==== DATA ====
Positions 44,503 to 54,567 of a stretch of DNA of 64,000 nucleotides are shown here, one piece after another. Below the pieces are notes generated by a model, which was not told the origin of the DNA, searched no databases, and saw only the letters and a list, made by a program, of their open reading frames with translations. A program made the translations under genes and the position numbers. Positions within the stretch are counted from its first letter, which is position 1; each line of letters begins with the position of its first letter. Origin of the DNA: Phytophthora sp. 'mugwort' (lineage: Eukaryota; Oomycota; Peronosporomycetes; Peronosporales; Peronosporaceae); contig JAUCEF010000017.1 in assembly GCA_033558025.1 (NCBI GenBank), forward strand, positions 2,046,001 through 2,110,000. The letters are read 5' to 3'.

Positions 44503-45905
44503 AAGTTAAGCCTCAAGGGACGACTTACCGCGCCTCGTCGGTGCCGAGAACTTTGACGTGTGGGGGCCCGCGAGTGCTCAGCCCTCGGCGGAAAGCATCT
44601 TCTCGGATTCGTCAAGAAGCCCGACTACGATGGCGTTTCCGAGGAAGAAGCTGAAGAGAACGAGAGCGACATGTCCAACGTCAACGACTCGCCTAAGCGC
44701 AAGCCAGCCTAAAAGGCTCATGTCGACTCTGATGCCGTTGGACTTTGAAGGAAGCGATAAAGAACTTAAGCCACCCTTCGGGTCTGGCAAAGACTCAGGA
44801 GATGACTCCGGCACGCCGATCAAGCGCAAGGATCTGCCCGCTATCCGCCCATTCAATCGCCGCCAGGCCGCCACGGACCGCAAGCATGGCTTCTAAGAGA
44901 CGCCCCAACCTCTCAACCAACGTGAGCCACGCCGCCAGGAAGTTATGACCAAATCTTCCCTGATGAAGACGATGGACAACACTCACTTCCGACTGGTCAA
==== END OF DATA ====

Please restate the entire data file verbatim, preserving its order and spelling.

Positions 44,503 to 54,567 of a stretch of DNA of 64,000 nucleotides are shown here, one piece after another. Below the pieces are notes generated by a model, which was not told the origin of the DNA, searched no databases, and saw only the letters and a list, made by a program, of their open reading frames with translations. A program made the translations under genes and the position numbers. Positions within the stretch are counted from its first letter, which is position 1; each line of letters begins with the position of its first letter. Origin of the DNA: Phytophthora sp. 'mugwort' (lineage: Eukaryota; Oomycota; Peronosporomycetes; Peronosporales; Peronosporaceae); contig JAUCEF010000017.1 in assembly GCA_033558025.1 (NCBI GenBank), forward strand, positions 2,046,001 through 2,110,000. The letters are read 5' to 3'.

Positions 44503-45905
44503 AAGTTAAGCCTCAAGGGACGACTTACCGCGCCTCGTCGGTGCCGAGAACTTTGACGTGTGGGGGCCCGCGAGTGCTCAGCCCTCGGCGGAAAGCATCT
44601 TCTCGGATTCGTCAAGAAGCCCGACTACGATGGCGTTTCCGAGGAAGAAGCTGAAGAGAACGAGAGCGACATGTCCAACGTCAACGACTCGCCTAAGCGC
44701 AAGCCAGCCTAAAAGGCTCATGTCGACTCTGATGCCGTTGGACTTTGAAGGAAGCGATAAAGAACTTAAGCCACCCTTCGGGTCTGGCAAAGACTCAGGA
44801 GATGACTCCGGCACGCCGATCAAGCGCAAGGATCTGCCCGCTATCCGCCCATTCAATCGCCGCCAGGCCGCCACGGACCGCAAGCATGGCTTCTAAGAGA
44901 CGCCCCAACCTCTCAACCAACGTGAGCCACGCCGCCAGGAAGTTATGACCAAATCTTCCCTGATGAAGACGATGGACAACACTCACTTCCGACTGGTCAA